Changes to This Summary (10/18/2013)
The PDQ cancer information summaries are reviewed regularly and updated as new information becomes available. This section describes the latest changes made to this summary as of the date above.
Revised text to state that research has clearly demonstrated that late effects contribute to a high burden of morbidity among adults treated for cancer during childhood, with 60% to over 90% developing one or more chronic health conditions and 20% to 80% experiencing severe or life-threatening complications during adulthood (cited Hudson et al. as reference 12).
Also added text to state that variability in prevalence is related to differences in age and follow-up time of the cohorts studied and the methods and consistency of assessment.
Added Boukheris et al. as reference 19.
Added text about a study that observed an approximate 2.5-fold increased risk of melanoma among members of their cohort (median time to development, 21.0 years); family history of cancer, demographic, or treatment-related factors did not predict risk of melanoma (cited Pappo et al. as referene 24).
Added text about a study that reported a significant excess of subsequent renal carcinoma among 14,358 5-year survivors in the cohort compared with the general population; highest risk was observed among neuroblastoma survivors and among those treated with renal-directed radiation therapy of 5 Gy or greater and platinum-based chemotherapy (cited as Wilson et al. as reference 50).
Added Brinkman et al. [Neuro Oncol] as reference 15.
Added text to state that longitudinal cohort studies have provided insight into predictors of cognitive decline among long-term survivors of CNS tumors.
Added text to state that neurocognitive deficits have also been linked to poor social outcomes including poor social adjustment, problems with peer relationship, and withdrawn/depressed behaviors among survivors of pediatric embryonal tumors (cited Brinkman et al. [J Clin Oncol] as reference 18).
Added text about a Dutch study in which hepatobiliary dysfunction was observed in 8.7% of 1,362 long-term survivors evaluated by alanine aminotransferase for hepatocellular injury and gamma-glutamyltransferase for biliary tract injury (cited Mulder et al. as reference 31).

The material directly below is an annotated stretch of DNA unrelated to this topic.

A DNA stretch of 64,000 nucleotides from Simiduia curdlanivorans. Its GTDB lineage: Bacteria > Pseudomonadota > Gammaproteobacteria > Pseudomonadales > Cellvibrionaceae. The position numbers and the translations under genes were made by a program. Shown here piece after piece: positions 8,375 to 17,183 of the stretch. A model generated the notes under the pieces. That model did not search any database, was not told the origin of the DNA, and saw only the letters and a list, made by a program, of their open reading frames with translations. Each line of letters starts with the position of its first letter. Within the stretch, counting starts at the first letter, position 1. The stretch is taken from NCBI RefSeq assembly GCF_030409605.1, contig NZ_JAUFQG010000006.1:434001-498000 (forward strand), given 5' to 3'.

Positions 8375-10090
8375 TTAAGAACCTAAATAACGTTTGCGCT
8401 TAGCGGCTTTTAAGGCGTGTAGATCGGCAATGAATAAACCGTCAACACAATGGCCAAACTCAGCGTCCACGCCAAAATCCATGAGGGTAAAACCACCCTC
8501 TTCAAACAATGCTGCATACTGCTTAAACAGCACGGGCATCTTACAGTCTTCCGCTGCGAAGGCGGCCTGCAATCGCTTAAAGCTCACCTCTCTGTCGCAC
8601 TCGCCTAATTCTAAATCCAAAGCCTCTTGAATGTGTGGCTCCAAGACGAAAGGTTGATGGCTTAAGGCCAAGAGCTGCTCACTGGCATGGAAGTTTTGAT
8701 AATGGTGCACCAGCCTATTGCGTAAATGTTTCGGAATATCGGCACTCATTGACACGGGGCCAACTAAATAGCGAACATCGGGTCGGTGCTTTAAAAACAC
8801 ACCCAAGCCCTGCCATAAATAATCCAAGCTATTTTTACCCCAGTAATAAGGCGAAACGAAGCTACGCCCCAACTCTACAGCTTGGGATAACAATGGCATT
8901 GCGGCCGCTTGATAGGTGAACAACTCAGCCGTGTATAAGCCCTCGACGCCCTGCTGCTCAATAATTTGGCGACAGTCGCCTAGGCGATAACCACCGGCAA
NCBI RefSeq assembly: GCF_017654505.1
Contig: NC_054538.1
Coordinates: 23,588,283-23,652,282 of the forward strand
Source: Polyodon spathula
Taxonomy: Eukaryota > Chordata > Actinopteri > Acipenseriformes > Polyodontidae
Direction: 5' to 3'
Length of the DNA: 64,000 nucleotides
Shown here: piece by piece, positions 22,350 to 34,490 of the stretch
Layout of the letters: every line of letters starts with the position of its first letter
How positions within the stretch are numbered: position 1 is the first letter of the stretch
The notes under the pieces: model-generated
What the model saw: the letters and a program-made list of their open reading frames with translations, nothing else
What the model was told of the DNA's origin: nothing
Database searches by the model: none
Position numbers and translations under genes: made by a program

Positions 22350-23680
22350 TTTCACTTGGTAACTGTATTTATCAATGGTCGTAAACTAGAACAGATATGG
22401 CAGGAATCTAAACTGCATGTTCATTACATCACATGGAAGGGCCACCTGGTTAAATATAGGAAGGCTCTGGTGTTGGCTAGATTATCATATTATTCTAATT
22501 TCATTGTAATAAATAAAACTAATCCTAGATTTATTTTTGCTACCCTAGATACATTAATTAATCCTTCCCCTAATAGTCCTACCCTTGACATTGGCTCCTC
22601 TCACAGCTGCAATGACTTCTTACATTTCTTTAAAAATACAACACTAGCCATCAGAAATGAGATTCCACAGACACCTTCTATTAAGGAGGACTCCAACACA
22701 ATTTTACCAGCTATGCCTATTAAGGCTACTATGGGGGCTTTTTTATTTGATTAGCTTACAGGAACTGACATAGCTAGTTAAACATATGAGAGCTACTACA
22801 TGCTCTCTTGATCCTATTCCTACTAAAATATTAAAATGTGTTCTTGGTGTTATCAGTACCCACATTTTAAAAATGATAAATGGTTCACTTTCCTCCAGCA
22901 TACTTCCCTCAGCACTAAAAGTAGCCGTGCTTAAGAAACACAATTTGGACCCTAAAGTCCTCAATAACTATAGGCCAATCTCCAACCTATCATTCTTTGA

Added text to state that single-center cohort study of 532 adult long-term survivors observed that treatment but not genetic variation was strongly associated with the occurrence of the components of the metabolic syndrome; metabolic syndrome was more frequent in cranially and abdominally irradiated survivors than in nonirradiated survivors (cited van Waas et al. as reference 64).
Added text to state that despite disease- and treatment-related risks for bone mineral density deficits, the prevalence of self-reported fractures among CCSS participants was lower than that reported by sibling controls. Predictors of increased prevalence of fracture by multivariable analyses included increasing age at follow-up, white race, methotrexate treatment, and balance difficulties among females and smoking history and white race among male survivors (cited as Wilson et al. as reference 50).
Added text about about a Dutch study that used inhibin B as surrogate marker of gonadal function in 201 male survivors of childhood cancer and suggested that recovery of gonadal function after cytotoxic chemotherapy and radiation therapy is possible but not if inhibin B is already at a critically low level (cited van Dorp et al. and Green et al. as references 32 and 33, respectively).
Added text about a large, Dutch, cross-sectional study of 1,442 childhood cancer survivors that assessed the presence of albuminuria, hypomagnesemia, hypophosphatemia, and hypertension and estimated glomerular filtration rate among survivors treated with ifosfamide, cisplatin, carboplatin, high-dose cyclophosphamide, or high-dose methotrexate; radiation of the kidney region or total-body irradiation; or nephrectomy (cited Knijnenburg et al. as reference 23).
This summary is written and maintained by the PDQ Pediatric Treatment Editorial Board, which is editorially independent of NCI. The summary reflects an independent review of the literature and does not represent a policy statement of NCI or NIH. More information about summary policies and the role of the PDQ Editorial Boards in maintaining the PDQ summaries can be found on the About This PDQ Summary and PDQ NCI's Comprehensive Cancer Database pages.